The Greek statesman Polybius (c.200–118 BC) wrote his account of the relentless growth of the Roman Empire in order to help his fellow countrymen understand how their world came to be dominated by Rome. Opening with the Punic War in 264 BC, he vividly records the critical stages of Roman expansion: its campaigns throughout the Mediterranean, the temporary setbacks inflicted by Hannibal and the final destruction of Carthage. An active participant of the politics of his time as well as a friend of many prominent Roman citizens, Polybius drew on many eyewitness accounts in writing this cornerstone work of history.
Newly arrived in New York City, twenty-two-year-old Tess lands a job working front of house at a celebrated downtown restaurant. What follows is her education: in champagne and cocaine, love and lust, dive bars and fine dining rooms, as she learns to navigate the chaotic, enchanting, punishing life she has chosen. The story of a young woman’s coming-of-age, set against the glitzy, grimy backdrop of New York’s most elite restaurants, in Sweetbitter Stephanie Danler deftly conjures the nonstop and high-adrenaline world of the food industry and evokes the infinite possibilities, the unbearable beauty, and the fragility and brutality of being young and adrift.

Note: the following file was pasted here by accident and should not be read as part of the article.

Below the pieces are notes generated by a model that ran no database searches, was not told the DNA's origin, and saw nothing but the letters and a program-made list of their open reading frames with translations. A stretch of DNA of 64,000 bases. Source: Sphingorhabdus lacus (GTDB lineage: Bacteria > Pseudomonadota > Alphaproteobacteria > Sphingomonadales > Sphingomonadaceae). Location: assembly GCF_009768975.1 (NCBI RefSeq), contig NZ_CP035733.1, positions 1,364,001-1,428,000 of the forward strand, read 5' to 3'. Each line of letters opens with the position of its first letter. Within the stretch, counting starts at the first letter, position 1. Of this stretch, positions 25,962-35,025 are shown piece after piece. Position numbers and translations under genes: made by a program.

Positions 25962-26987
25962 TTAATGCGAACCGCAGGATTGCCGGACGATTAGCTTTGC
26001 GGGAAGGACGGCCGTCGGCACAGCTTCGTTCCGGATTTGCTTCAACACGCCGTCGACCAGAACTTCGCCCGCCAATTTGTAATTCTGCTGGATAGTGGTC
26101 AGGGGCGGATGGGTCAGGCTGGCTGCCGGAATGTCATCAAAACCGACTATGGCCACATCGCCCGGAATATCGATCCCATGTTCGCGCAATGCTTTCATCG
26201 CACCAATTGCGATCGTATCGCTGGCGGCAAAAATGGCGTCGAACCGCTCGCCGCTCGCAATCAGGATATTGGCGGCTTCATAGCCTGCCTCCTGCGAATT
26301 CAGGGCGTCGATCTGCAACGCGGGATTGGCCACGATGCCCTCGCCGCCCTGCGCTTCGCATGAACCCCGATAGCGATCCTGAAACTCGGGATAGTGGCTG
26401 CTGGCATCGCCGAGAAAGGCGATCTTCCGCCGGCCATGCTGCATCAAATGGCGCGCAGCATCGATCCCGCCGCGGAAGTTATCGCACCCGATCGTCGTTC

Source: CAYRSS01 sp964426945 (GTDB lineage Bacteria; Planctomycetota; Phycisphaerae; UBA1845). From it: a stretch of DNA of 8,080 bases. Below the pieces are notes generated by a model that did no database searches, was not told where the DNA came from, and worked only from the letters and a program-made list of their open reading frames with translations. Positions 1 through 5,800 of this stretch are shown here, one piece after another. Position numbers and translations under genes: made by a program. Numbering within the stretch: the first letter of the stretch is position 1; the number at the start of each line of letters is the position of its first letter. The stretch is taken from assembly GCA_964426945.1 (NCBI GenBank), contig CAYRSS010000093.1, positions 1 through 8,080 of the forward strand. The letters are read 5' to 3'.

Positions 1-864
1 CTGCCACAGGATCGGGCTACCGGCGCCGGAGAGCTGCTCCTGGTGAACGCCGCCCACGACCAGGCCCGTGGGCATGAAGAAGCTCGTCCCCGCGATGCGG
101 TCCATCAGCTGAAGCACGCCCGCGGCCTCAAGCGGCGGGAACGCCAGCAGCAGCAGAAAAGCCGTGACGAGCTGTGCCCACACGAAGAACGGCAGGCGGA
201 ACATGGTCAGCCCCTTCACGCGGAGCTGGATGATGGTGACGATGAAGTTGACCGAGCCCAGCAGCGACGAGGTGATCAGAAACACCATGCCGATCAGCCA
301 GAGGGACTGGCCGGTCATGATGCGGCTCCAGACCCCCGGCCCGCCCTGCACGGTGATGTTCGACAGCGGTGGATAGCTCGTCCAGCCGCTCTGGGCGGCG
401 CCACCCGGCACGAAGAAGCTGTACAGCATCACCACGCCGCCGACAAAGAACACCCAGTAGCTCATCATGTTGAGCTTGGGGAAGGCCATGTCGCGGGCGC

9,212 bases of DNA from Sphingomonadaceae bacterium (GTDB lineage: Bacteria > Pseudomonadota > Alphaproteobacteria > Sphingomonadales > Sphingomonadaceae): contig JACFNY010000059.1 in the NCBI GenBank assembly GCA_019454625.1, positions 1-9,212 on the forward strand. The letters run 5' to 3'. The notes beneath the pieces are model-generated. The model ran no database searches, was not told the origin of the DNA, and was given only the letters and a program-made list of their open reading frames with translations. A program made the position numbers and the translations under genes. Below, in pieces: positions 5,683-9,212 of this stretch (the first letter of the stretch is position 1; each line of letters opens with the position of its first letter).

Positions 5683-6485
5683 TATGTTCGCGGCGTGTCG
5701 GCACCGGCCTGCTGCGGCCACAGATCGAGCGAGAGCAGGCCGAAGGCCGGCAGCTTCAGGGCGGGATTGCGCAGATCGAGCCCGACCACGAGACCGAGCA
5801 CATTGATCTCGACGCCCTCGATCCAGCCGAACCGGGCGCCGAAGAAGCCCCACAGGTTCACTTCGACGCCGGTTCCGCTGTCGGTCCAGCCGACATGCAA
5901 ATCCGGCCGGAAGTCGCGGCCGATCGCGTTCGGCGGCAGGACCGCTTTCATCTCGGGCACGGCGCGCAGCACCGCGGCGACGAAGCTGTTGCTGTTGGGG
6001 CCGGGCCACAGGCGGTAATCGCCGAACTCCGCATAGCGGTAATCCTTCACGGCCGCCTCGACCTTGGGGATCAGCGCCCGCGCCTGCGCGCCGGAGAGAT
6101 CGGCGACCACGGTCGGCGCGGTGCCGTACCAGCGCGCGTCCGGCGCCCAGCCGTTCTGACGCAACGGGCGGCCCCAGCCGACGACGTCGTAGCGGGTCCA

Author: Alan Sillitoe
Publisher: Open Road Media
Release Date: 2016-04-19
Alan Sillitoe’s bestselling debut novel about debauchery, infidelity . . . and the morning after Arthur Seaton, a ladies’ man and factory-worker extraordinaire, has just downed seven gins and eleven pints at his local pub. Thoroughly smashed, he proceeds to tumble down an entire flight of stairs, pass out, and wake up again only to vomit on a middle-aged couple. Luckily Arthur’s lover, Brenda—a married woman with two kids—lets Arthur escape to her bed. Such are Saturdays in this bachelor’s life. When Arthur is not romancing Brenda, evading her husband, or drinking himself silly, he is turning up his nose at authority, disparaging the army, and trying to avoid paying too much income tax. Moreover, Arthur’s rapscallion ways soon lead him into the bed of Brenda’s younger sister—who is also married. But no matter how much fun there is to be had, every Saturday night has its Sunday morning, replete with hangovers and consequences: A local bigmouth starts gossiping about Arthur’s affairs, Brenda gets pregnant, the husbands find out what’s been going on, and Arthur suffers a terrible beating. Perhaps the time has come for this playboy to settle down and marry that third woman he has been seeing on the side . . . One of the first books to sell over a million copies in the UK when it was released in paperback, Saturday Night and Sunday Morning has since become a key literary reference of postwar British culture and society, as well as a classic British New Wave film. This ebook features an illustrated biography of Alan Sillitoe including rare images from the author’s estate.